I enjoyed Real Life (contrasted in the book with academic life, which, if you have ever gotten a masters or a PhD, you know how isolating it can be from the wider world), and not just because I got to remember the place I grew up. The relationships felt real and lived in, and the depiction of how isolating academic life can be was spot on.
So, Practical Magic. If you’re familiar with the story, it’s probably because you’ve seen the movie once upon a time. The movie is good – I like it. Very female-centric and all about women solving their own problems. Men are either plot devices or the reward at the end, which is a nice change from the patriarchy. But I’d never read the book before now.
The book is significantly different: after her husband dies, Sally moves to Long Island, and that’s actually where the action takes place, not the old family house in Massachusetts. It’s mainly in Sally’s ranch house in a nameless NYC suburb. The aunts don’t have to go away because they’re by and large not there to begin with (but I can totally understand wanting to use Stockard Channing and Dianne Wiest as much as you can). And there are way more dudes in the novel, though they are still mostly either plot devices or the reward at the end. There is more romance in the book, but it is somehow less the focus of the story. The focus of the story is competent women and girls solving the problem of this creepy, abusive guy who needs to stop haunting them and their neighborhood.
There was a Pop Culture Happy Hour newsletter a few weeks back that talked about the curse of the B+ show. It was good, fine, enjoyable even, but it was hard to write about or review. (The show, specifically, was Away on Netflix.) Why? Because there wasn’t enough to bite into; and there’s not for a B+ show, because it is good and it is enjoyable but you don’t want to rave about it, but there’s also not much to nitpick about.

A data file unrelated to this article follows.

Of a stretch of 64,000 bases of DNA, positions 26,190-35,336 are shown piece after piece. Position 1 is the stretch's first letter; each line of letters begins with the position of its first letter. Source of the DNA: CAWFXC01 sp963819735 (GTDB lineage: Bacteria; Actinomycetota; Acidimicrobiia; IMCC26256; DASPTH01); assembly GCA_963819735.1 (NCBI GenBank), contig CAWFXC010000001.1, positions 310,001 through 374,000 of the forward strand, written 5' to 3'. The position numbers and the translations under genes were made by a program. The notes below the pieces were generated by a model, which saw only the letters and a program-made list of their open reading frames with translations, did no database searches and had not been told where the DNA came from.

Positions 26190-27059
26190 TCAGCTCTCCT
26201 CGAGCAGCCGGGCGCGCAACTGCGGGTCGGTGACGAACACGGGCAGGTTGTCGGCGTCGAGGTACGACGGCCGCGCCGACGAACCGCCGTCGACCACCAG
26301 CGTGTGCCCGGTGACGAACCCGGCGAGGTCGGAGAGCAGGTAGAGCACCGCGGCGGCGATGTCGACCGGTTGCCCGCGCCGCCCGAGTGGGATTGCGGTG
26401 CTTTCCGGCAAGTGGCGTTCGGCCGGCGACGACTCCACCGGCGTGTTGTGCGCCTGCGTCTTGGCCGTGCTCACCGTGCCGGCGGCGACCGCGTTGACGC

There was a lot to like about Prodigal Summer: the cranky old man neighbor, the goat-breeding subplot, that one line about meditative lawn mowing that did really hit home*, and the way that everyone grew a little closer throughout the book and became more of a community. But it was a B+ book; it was fine without being remarkable.
* Why? After my father’s mother died and he and my mom needed to clear out his childhood home, the two of them would drive 4 hours on a Friday night, and then my mom would get up to tackle the house while my dad would mow the acre lawn. Only then would he join her in dealing with all of the stuff. They would drive 4 hours home on Sunday, and they did this every weekend for months. The lawn mowing drove my mom nuts – after all, they were cleaning out *his* family’s house. But maybe he needed the mowing to mourn his mother and the soon-to-come loss of the house he’d grown up in.
Marilynne Robinson’s Gilead novels are a damn delight to read. They’re quiet and smart and thoughtful about people and relationships and how to be good to one another and faith. I’m less interested in faith than in anything else in that list, but she makes faith about how to be good to other people, and I’m very interested in that.
If you’ve read the prior novels (and I wish I’d re-read them before starting this one), you know that Jack is the screw-up who tests everyone’s ability to be good to each other. He’s the son of a priest who’s an atheist and a troublemaker. Before leaving town, he gets a girl pregnant. Yes, he runs off on her, and she eventually leaves their small Iowa town for Chicago. In Jack, this is all history, and he’s had a stint in jail to boot.
Now, he is in St Louis and aware that he is a malevolent force in the world. All he wants is to be harmless; it’s the goal he’s working towards. Alas, he has the unfortunate luck to fall in love with a Black woman, Della, and this is the 1950s. This is the opposite of harmless, and he knows it. So does she. They try to stay apart and sometimes it works better than others. But they are in love, and it’s a mature, understanding sort, these are not crazy kids making bad life choices.
Robinson has enormous sympathy for Jack and Della, and her kindness and love show in every word in Jack. I was eagerly awaiting this book, and it did not disappoint.